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Hi! I’m Kent, a 3rd year PhD student studying energy materials in Professor Clare Grey’s lab..... 

My story starts in the US where, after an undergraduate degree at Indiana University, I had to choose a university for the pursuit of my PhD.

I visited universities across America, from the west coast to the midwest to the east coast, and thoroughly enjoyed many of my experiences and the people I met; however, I chose Cambridge and the UK in the end.  

There are many factors that drew me overseas: the inspirational scientific history and present thriving academic culture of Cambridge, the resources not only in the chemistry department but easily accessible across the university, the immediately obvious positive research attitude and collaborative nature of science here, and the supportive environment of the college-system that provides PhD students with an unmatched level of social activity and community that fosters unique situations such as chemists, mathematicians, and humanities students debating the merits of everything from black holes to Eurovision songs.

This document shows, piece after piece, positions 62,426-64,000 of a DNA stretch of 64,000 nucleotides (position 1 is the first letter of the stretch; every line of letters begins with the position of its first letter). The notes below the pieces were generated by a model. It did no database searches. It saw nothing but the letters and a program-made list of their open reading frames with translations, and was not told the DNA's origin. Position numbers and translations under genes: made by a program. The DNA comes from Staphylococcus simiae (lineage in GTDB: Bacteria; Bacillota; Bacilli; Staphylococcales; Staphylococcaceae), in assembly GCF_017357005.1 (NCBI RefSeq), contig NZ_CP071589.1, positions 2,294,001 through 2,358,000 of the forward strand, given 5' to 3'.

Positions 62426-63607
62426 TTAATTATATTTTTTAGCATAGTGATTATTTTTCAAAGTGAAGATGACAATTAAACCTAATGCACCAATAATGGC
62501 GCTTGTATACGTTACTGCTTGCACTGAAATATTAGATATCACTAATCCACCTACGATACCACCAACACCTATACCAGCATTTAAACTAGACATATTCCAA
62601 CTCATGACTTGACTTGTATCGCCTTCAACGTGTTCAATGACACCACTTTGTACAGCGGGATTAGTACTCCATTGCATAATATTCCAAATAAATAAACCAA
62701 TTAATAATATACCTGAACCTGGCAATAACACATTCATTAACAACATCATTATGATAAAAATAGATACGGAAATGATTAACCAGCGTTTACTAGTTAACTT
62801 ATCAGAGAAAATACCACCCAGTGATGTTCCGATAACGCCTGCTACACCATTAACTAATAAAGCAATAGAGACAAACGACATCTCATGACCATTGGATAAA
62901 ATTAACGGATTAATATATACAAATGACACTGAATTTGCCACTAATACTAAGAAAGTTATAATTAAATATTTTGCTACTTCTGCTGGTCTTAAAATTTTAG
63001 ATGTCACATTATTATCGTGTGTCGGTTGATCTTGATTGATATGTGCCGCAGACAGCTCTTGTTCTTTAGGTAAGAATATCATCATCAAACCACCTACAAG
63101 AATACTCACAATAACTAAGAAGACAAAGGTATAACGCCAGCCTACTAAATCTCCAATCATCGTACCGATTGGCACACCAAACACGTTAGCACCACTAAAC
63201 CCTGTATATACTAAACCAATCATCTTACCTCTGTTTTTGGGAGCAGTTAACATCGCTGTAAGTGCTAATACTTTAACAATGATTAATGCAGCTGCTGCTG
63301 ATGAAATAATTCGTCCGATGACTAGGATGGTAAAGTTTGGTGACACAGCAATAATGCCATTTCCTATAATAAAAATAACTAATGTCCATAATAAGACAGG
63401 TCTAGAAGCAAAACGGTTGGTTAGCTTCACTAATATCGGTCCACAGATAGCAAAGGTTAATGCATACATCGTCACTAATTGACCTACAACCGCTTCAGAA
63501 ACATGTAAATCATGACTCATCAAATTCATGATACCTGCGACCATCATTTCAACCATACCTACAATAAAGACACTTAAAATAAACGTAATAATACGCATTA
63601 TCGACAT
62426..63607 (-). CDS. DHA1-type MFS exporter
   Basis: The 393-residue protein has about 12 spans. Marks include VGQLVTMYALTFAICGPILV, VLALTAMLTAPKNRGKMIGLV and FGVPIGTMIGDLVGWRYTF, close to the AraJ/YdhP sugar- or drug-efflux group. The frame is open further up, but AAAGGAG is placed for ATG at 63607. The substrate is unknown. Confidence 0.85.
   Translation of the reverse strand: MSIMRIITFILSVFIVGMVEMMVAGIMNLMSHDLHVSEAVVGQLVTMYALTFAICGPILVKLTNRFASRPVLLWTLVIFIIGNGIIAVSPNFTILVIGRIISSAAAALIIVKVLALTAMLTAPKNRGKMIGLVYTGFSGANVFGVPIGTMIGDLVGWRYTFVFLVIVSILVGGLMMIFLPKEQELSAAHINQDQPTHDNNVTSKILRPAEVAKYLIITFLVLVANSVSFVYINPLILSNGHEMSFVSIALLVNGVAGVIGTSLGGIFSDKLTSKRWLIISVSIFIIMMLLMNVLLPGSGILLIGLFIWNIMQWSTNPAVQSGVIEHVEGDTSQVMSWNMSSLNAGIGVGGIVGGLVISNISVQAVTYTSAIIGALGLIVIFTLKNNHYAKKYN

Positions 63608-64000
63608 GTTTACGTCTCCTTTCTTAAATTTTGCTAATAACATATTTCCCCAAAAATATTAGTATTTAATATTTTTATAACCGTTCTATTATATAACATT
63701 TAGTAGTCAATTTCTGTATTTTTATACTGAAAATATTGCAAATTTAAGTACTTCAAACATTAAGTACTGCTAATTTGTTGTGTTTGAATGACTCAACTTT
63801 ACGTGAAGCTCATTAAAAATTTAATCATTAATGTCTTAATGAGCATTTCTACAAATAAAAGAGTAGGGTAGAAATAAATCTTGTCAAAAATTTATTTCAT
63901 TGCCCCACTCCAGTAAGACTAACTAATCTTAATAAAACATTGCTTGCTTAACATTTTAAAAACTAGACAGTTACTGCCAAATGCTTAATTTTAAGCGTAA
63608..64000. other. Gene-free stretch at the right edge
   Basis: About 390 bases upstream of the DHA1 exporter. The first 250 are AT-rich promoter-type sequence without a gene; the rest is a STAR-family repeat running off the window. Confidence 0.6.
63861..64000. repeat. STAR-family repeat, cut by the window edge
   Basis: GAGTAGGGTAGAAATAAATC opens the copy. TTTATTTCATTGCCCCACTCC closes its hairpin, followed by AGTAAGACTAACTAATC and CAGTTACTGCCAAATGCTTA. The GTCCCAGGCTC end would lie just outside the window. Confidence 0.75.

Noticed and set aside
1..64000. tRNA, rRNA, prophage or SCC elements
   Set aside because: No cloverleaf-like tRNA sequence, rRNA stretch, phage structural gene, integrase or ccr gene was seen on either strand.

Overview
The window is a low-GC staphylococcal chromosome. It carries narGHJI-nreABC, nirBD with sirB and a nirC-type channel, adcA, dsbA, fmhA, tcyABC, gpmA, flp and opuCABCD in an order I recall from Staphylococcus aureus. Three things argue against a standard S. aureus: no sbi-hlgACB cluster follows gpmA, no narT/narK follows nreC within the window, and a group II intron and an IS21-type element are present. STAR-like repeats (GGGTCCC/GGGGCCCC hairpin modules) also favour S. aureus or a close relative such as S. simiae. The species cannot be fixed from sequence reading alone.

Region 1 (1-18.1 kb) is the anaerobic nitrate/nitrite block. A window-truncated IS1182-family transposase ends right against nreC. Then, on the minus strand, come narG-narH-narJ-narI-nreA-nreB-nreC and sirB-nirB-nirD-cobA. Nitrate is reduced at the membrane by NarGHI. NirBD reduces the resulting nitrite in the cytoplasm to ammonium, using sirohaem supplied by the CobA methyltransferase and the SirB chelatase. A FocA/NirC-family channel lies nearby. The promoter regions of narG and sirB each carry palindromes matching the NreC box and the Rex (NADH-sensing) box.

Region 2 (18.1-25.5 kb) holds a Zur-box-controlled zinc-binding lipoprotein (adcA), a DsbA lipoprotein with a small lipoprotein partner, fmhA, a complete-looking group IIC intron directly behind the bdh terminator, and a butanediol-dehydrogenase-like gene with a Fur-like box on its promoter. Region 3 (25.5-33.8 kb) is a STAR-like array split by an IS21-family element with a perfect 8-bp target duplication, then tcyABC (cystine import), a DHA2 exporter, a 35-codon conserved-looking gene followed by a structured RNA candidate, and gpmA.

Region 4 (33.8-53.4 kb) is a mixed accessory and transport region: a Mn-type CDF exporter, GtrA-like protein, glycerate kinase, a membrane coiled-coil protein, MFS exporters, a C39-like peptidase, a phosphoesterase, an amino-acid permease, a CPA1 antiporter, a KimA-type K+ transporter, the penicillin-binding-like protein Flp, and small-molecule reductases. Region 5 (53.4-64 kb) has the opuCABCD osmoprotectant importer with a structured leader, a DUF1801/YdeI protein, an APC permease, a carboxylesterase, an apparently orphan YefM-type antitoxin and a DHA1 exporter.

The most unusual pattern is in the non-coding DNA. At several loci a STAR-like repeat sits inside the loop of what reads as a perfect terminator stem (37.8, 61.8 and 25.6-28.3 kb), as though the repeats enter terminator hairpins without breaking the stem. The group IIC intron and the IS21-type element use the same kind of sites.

Since arriving in Cambridge two years ago, I have had the opportunity to present my research and to conduct experiments internationally; collaborate with scientists in London, California, Australia, and across town at the Cavendish laboratory; represent the university as captain of the varsity basketball team; (sometimes spontaneously) travel across the UK and Europe; and listen to lectures from Stephen Hawking and countless other phenomenal scientists that Cambridge has and draws in every year.  

Of course, research comes with ups and downs but whenever I need a lift I just grab a coffee and walk down the road to the sites where J.J. Thomson discovered the electron; W. L. Bragg devised the theory of crystallography (as a first year PhD student!); Aston developed the first mass spectrometer; Franklin, Watson, and Crick unravelled the structure of DNA; and Kendrew and Perutz elucidated the first protein structures (among so much other science!).  There is no place in the world quite like Cambridge to foster scientific passion and growth.